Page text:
Cultural Norms, Economic Incentives and Women’s Labour Market Behaviour: Empirical Insights From Bangladesh

There is a considerable body of evidence from the country pointing to the positive impact of paid work on women’s position within family and community. Yet, according to official statistics, not only has women’s labour force participation risen very slowly over the years but also a sizeable majority of women in the labour force are in unpaid family labour. The paper draws on an original survey of over 5000 women in Bangladesh to explore the factors that lead to women’s selection into the labour force, and into different categories of labour market activity, with a view to gaining a better understanding of the combination of cultural norms and economic considerations that explain these findings. A number of changes in recent years, including rising levels of female education, access to electricity and mobile phones, the emergence of the garment industry, and the possibility for migration, appear to have increased younger women’s participation in wage work and self-employment outside the home. Economic factors clearly play a role here. The analysis suggests that factors such as distribution of available work opportunities may explain the pattern of women’s preferences to work within and outside the home. For example, lack of public sector jobs and high competition for community-based government and NGO work. Garment factories have emerged as the other major new source of wage opportunities for women but they are considered less socially acceptable, seen to involve very hard work and are highly geographically concentrated. Consequently, the main wage employment opportunities available to women, particularly the less educated, are informal wage labour and paid domestic work.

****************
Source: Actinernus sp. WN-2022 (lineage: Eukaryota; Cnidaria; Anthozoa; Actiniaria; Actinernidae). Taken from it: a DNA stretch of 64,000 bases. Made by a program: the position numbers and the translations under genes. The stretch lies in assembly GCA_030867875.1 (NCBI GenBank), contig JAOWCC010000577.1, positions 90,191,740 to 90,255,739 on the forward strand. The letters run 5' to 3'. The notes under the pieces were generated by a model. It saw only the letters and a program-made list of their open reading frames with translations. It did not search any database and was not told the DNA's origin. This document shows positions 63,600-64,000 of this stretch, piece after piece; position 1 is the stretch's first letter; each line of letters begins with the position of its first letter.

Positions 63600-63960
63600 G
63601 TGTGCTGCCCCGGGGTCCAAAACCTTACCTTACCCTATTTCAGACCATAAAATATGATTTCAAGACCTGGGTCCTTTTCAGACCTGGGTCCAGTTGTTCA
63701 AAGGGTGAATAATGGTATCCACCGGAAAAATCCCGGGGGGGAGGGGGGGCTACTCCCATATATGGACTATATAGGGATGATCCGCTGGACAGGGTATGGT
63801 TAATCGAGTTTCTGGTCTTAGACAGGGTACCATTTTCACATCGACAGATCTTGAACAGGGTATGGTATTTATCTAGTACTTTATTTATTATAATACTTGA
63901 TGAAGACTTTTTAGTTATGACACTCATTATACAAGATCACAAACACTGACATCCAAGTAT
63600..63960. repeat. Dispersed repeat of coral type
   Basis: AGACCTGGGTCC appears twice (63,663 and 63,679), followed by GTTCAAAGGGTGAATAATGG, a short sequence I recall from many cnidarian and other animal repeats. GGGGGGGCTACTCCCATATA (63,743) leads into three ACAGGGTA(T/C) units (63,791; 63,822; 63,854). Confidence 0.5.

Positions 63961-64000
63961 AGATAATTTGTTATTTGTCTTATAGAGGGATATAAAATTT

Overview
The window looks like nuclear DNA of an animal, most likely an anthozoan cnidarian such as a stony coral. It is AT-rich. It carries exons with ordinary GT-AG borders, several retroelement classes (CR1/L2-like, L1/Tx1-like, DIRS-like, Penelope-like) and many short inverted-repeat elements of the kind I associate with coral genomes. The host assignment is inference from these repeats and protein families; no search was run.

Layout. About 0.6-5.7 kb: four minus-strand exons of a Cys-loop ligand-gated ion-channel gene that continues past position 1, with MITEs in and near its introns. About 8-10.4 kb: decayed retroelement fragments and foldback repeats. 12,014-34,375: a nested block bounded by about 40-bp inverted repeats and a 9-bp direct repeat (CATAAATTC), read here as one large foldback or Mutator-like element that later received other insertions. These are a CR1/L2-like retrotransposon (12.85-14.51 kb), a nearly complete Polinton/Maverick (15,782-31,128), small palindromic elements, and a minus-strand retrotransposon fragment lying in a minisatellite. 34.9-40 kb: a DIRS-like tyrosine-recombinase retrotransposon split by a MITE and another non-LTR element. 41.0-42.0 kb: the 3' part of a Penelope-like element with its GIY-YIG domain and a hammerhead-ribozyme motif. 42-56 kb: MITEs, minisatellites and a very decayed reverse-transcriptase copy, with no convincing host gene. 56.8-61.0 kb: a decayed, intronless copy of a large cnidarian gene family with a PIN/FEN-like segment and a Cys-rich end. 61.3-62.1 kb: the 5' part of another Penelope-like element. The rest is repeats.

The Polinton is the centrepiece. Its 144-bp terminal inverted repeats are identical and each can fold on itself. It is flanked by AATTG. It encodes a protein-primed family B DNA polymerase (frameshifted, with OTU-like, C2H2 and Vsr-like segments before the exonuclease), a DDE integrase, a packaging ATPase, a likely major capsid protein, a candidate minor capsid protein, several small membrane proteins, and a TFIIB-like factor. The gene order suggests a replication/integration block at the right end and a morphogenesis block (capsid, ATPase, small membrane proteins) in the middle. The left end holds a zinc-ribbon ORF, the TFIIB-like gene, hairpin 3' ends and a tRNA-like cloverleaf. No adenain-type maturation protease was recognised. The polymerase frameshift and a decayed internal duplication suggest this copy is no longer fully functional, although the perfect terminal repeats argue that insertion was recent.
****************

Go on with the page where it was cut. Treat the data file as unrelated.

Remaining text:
Authors: Heintz, James; Kabeer, Naila; Mahmud, Simeen
Type: Journal Article
Year: 2017